Impastato and her brother, Sal, pull double shifts Fridays through Wednesdays, arriving at 9 a.m. and often not leaving until 2 a.m. the next day. They share duties with Sal's wife, Vivian; their sister, Janie Lala; and her husband, Leonard. Four others round out the crew.
The strain is evident. It's lunchtime here, and Impastato is a one-woman dynamo, pushing through the dense crowd, arms laden with the same thick, crusty muffulettas her Uncle Joe made famous in 1920. She stops to tally a check, then hurries back to the kitchen to take another set of plates from Sal. Across the room, a young waiter narrowly avoids a collision with bartender Greg Cowman, who's squatting in a walkway, taking an order. This is a well-choreographed dance, just another day in the harsh reality of the new Big Easy.
Erected in 1814 by Mayor Nicolas Girod, this French Quarter landmark has seduced locals and tourists for almost two centuries with a blend of romance and intrigue. According to local legend, the ornate edifice, outfitted with Carerra marble and mahogany, was intended to serve as a refuge for exiled emperor Napoleon Bonaparte, who was to be spirited away by a band of sympathizers. There's only one problem: Napoleon died in 1821 before he could ever step foot in the three-story structure.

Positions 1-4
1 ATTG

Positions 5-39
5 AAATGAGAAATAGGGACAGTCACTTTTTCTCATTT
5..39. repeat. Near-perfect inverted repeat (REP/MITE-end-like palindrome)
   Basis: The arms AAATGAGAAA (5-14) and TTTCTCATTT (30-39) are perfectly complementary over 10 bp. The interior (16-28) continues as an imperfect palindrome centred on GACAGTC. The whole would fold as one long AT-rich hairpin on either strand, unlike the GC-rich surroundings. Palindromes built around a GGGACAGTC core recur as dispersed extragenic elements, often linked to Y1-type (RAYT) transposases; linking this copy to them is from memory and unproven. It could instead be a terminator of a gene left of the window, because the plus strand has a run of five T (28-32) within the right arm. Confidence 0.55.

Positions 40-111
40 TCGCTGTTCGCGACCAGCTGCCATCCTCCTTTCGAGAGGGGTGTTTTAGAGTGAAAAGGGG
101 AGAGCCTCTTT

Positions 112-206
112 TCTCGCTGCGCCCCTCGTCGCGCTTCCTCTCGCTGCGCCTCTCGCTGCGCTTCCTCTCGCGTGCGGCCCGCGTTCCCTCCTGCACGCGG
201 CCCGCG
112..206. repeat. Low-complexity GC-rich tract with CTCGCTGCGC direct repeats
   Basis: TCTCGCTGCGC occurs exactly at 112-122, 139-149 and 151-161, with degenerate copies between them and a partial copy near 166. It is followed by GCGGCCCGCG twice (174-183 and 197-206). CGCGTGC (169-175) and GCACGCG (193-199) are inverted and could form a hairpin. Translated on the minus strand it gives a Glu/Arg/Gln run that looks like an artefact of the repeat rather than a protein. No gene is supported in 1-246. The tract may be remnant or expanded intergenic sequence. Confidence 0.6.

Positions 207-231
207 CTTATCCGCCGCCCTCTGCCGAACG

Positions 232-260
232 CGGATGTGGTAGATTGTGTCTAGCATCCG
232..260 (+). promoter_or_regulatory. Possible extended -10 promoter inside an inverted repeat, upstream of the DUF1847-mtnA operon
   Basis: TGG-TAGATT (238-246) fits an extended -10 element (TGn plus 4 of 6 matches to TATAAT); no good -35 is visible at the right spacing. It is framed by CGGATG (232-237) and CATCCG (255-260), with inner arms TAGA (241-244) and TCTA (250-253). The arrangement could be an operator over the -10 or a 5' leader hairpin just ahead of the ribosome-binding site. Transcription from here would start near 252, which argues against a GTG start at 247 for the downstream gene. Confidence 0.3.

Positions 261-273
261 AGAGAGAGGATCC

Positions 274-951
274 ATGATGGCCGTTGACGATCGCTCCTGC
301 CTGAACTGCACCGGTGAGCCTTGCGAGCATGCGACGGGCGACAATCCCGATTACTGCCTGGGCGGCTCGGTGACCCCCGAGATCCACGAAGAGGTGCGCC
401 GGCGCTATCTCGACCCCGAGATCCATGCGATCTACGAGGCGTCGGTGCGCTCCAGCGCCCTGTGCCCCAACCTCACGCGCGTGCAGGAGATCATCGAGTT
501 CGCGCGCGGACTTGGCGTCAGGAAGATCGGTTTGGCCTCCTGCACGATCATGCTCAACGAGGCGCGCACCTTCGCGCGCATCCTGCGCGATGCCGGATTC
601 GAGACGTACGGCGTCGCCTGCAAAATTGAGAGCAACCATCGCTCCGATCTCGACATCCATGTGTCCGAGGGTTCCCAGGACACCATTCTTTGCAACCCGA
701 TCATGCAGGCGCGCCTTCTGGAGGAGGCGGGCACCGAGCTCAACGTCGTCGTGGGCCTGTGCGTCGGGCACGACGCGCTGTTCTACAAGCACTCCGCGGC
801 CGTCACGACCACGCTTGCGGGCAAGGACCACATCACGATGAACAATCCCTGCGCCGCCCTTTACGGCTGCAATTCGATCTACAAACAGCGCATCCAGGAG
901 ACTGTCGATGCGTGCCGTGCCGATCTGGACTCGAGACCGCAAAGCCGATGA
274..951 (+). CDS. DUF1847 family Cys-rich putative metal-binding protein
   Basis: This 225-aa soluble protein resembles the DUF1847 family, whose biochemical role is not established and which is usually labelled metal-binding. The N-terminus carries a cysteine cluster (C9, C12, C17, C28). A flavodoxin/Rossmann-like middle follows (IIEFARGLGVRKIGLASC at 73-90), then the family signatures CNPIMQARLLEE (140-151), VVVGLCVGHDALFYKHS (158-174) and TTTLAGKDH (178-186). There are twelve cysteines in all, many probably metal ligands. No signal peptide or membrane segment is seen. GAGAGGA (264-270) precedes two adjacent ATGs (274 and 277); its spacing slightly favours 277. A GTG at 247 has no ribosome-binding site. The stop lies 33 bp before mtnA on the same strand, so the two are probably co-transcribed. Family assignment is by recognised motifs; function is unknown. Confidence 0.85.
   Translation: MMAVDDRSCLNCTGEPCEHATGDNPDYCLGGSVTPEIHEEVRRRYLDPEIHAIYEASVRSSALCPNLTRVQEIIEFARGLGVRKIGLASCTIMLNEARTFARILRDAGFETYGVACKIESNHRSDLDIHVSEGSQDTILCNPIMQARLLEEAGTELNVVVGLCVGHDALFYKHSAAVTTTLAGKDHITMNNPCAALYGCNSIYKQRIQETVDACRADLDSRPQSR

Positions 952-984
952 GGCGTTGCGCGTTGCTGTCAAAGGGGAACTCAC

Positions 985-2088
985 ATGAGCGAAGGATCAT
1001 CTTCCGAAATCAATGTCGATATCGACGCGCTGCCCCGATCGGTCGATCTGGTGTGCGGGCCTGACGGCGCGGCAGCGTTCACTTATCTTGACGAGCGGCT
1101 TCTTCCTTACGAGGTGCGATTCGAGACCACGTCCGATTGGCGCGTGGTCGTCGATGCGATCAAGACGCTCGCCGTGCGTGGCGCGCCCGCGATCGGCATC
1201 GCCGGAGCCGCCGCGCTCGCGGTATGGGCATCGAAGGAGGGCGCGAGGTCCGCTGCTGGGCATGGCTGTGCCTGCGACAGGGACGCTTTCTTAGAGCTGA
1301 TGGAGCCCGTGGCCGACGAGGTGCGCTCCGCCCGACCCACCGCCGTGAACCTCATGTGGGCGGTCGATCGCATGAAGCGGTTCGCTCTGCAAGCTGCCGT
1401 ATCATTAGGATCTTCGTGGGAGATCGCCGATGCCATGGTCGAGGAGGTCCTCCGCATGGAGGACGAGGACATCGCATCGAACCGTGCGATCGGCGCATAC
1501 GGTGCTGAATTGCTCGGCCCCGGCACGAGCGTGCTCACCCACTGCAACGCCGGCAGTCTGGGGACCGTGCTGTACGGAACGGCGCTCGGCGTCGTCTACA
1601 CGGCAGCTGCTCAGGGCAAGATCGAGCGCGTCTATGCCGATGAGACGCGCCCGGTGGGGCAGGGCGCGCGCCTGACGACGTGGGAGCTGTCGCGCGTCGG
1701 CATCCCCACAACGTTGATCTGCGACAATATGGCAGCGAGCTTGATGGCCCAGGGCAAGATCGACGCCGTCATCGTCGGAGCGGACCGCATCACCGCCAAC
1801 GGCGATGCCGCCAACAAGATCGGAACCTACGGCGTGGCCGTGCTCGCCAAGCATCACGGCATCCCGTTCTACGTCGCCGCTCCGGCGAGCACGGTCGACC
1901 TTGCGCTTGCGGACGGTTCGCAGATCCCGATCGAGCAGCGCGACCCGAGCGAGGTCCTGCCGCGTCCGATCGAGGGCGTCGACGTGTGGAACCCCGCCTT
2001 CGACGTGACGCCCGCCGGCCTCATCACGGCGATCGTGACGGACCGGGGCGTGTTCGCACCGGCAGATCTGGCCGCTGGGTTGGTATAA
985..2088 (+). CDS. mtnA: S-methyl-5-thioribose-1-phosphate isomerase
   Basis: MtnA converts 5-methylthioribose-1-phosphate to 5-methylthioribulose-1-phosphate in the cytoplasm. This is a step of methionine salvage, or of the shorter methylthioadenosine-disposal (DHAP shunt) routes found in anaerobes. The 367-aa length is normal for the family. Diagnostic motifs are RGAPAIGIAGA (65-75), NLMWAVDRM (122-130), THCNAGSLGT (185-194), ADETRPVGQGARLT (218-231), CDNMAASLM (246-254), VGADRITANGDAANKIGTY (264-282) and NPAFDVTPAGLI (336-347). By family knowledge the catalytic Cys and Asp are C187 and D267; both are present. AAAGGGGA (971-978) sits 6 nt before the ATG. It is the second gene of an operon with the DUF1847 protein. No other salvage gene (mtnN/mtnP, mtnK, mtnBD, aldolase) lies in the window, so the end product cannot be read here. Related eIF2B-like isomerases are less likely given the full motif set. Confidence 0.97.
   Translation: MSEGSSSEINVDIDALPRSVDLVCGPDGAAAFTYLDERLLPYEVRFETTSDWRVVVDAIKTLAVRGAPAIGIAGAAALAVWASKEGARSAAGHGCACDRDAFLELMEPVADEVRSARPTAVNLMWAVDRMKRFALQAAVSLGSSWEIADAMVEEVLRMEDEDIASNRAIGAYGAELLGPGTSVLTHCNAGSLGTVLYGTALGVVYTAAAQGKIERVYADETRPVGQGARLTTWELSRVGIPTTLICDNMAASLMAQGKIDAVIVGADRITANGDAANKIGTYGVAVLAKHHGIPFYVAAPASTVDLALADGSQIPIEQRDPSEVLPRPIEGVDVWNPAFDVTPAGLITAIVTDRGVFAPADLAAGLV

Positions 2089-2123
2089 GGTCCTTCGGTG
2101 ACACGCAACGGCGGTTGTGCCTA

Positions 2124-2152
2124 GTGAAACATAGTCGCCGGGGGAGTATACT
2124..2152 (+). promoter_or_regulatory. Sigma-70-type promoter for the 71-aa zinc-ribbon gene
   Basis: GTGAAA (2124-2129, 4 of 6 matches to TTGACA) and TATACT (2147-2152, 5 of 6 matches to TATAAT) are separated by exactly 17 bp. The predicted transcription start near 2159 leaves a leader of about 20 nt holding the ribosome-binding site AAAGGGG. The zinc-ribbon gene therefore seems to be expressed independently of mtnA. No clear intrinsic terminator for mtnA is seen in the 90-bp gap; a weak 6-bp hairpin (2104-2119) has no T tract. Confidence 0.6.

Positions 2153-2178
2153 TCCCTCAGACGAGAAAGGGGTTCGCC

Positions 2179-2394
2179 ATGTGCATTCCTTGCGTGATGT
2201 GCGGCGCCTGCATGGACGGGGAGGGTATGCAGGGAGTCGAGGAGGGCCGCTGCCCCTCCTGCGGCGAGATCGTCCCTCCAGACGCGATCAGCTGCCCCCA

In 1920, a brash young Italian named Joe Impastato bought the property and began a legacy. What started out as a grocery store quickly became known as the place for good food and good times. The atmosphere was cemented when he began playing classical music and operas on his Victrola.
Impastato says her father, Peter, was determined to continue in that vein when he took over after World War II. Let Bourbon Street have its burlesque montage. There would be none of that at Napoleon House. "It wasn't a rowdy place," she says. "Daddy would have turntables playing and Christian pamphlets like you'd see in church. He was like a missionary."
Deeply religious, Mr. Impastato became known for his generosity. He brought beggars in for hot bowls of jambalaya. He offered the upper chambers, once reserved for royalty, to homeless people. Everyone was equal in Peter Impastato's world.
Still, it was a bar, and he kept his five children shielded. It wasn't until after he died in 1971 and they took over the business that they fully understood the life of the man they called "Daddy" and his legend.
"He lived his faith, and we were very aware of that," Impastato says. "But as young children, we were never down there. We didn't realize what Daddy went through."